Immigrants from 25 countries participate in a naturalization ceremony in Daley Plaza on Sept. 16, 2014, in Chicago, Illinois. This is a representational image. Scott Olson/Getty Images

The U.S. government's recent decision to revise the citizenship test by adding a speaking section to assess English skills has prompted concerns from immigration experts and immigrants.

In 2019, President Donald Trump's administration had updated the U.S. citizenship test to accurately measure an applicant's civics knowledge, NPR reported. However, these changes were highly criticized as they reportedly made the tests more difficult for immigrants and refugees.

Within months of taking office, President Joe Biden signed an executive order to eliminate barriers to citizenship. Under this order, the citizenship test was changed back to its previous version, which had last been updated in 2008.

Now in 2023, the U.S. citizenship test is once again being updated, with the new version expected late next year, the Associated Press reported.

Under federal law, a majority of applicants seeking U.S. citizenship must demonstrate an understanding of the English language--including the ability to speak, read and write--and significant knowledge of U.S. history and government.

According to the new proposed changes, a speaking section will be included to assess the applicant's English skills. In essence, an officer will show photos of every day scenarios--such as eating, walking dogs, shopping, etc.--and ask the applicant to verbally describe the photos, MSN reported.

Currently, an officer evaluates the applicant's speaking abilities by asking them personal questions that have already been answered in the naturalization paperwork.

Former applicants and advocates worry the added speaking section would make the test harder for applicants. Many immigrants and refugees struggle with pronunciation of English words and forming proper sentences. Furthermore, many applicants come from countries that have barred them from receiving proper, if any, education, adding to the difficulties these new changes would cause.

Heaven Mehreta, who had immigrated from Ethiopia 10 years ago and became a U.S. citizen in June, told Associated Press, "For me, I think it would be harder to look at pictures and explain them."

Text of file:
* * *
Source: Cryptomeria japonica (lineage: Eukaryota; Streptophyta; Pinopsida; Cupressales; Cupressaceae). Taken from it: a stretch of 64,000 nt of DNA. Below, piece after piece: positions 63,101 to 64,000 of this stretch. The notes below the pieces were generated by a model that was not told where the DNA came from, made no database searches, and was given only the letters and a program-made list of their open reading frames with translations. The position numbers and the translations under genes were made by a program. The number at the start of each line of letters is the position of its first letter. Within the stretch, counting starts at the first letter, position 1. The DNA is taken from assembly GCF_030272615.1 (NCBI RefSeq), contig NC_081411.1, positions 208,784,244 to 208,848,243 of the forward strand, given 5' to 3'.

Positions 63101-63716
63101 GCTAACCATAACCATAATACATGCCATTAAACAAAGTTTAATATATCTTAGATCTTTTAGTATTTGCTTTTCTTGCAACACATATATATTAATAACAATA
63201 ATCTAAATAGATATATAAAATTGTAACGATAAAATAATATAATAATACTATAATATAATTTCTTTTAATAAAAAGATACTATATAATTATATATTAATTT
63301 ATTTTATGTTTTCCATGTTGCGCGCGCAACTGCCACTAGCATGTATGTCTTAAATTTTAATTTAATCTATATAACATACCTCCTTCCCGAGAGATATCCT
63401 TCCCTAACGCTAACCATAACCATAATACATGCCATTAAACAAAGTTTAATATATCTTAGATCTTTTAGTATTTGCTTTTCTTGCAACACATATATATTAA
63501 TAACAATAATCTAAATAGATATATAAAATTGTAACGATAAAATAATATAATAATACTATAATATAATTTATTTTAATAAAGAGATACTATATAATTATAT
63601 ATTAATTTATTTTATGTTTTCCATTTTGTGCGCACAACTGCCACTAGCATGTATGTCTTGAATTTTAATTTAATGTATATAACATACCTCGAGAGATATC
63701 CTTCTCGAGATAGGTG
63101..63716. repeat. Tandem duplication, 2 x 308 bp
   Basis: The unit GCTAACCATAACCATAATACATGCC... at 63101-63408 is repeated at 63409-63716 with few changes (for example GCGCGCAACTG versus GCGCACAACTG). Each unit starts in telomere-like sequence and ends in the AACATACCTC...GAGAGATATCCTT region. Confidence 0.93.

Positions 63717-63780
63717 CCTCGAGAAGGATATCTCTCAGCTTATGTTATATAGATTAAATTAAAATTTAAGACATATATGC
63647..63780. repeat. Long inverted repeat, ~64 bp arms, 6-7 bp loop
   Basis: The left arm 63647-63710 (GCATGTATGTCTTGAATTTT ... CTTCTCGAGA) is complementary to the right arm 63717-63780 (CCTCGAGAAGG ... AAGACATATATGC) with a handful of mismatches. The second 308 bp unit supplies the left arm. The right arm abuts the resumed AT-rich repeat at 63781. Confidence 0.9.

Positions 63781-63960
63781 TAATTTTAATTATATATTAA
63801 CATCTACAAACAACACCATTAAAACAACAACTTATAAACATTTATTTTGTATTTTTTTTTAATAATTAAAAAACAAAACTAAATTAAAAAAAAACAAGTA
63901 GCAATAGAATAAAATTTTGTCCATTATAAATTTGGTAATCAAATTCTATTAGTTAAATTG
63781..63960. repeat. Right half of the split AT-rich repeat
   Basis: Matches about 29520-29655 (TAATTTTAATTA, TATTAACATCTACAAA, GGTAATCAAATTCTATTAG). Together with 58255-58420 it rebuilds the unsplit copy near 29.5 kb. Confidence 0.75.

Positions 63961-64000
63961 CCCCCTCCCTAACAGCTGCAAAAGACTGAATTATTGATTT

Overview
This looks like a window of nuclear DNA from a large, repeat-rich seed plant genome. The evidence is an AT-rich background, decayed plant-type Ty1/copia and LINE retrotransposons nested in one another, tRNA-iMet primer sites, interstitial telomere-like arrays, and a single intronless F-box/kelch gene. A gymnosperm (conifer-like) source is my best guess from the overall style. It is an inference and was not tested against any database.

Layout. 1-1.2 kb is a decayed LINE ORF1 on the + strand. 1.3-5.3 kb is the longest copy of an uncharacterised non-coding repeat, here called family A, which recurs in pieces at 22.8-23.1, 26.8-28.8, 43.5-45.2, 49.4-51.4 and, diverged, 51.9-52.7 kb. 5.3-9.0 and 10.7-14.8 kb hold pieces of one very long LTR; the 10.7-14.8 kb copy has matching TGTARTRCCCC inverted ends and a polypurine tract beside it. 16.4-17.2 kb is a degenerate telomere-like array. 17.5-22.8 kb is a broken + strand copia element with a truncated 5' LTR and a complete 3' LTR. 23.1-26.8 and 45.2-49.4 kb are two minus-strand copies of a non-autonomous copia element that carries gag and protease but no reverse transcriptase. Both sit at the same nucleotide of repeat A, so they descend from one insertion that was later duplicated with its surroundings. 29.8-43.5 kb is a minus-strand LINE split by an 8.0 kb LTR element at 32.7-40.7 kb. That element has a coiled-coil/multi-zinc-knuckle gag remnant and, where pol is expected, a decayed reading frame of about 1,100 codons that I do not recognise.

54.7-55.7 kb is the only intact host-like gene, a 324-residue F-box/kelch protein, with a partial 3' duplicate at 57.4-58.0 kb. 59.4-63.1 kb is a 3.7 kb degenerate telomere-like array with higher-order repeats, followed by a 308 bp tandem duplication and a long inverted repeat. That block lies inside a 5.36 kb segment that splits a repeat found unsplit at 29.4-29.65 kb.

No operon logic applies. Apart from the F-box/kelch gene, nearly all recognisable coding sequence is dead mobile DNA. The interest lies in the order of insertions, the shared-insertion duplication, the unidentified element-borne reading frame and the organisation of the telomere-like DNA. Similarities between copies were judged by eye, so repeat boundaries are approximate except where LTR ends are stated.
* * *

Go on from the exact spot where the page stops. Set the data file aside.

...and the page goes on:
U.S. citizen Shai Avny, who had immigrated from Israel five years ago, reiterated the same: "Sitting next to someone from the federal government, it can be intimidating to talk and speak with them. Some people have this fear anyway. When it's not your first language, it can be even more difficult. Maybe you will be nervous and you won't find the words to tell them what you need to describe. It's a test that will determine if you are going to be a citizen. So there is a lot to lose," the Associated Press reported.

Additionally, citing best practices in adult education assessments, the agency of citizenship and immigration services proposes to make the civics section on U.S. history and government multiple-choice instead of the current oral short-answer format.

According to a post on Medium by Bill Bliss, a member of the Citizenship Test Working Group and the Naturalization Working Group, the change to multiple-choice questions would require a larger base of knowledge. For example, a current civics question has an officer asking the applicant to name a war the U.S. fought in the 1900s. The applicant only needs to say one out of five acceptable answers--World War I, World War II, Korean War, Vietnam War or Gulf War--to get the answer right.

However, in the intended multiple-choice format, the applicant would have to choose their answer from the following choices--Civil War, Mexican American War, Korean War or the Spanish-American War.

The applicant must know all the wars fought by the U.S. in the 1900s to select the one correct answer, Bliss said, adding that it requires a "significantly higher level of language proficiency and test-taking skill."

It should be noted these changes are currently only being proposed. The agency will first conduct a nationwide trial of all proposed changes in 2023, giving the public the opportunity to offer feedback, before an external group of experts will review the results of the trial and recommend how best to implement the given changes. Any changes to the test would be implemented late next year.

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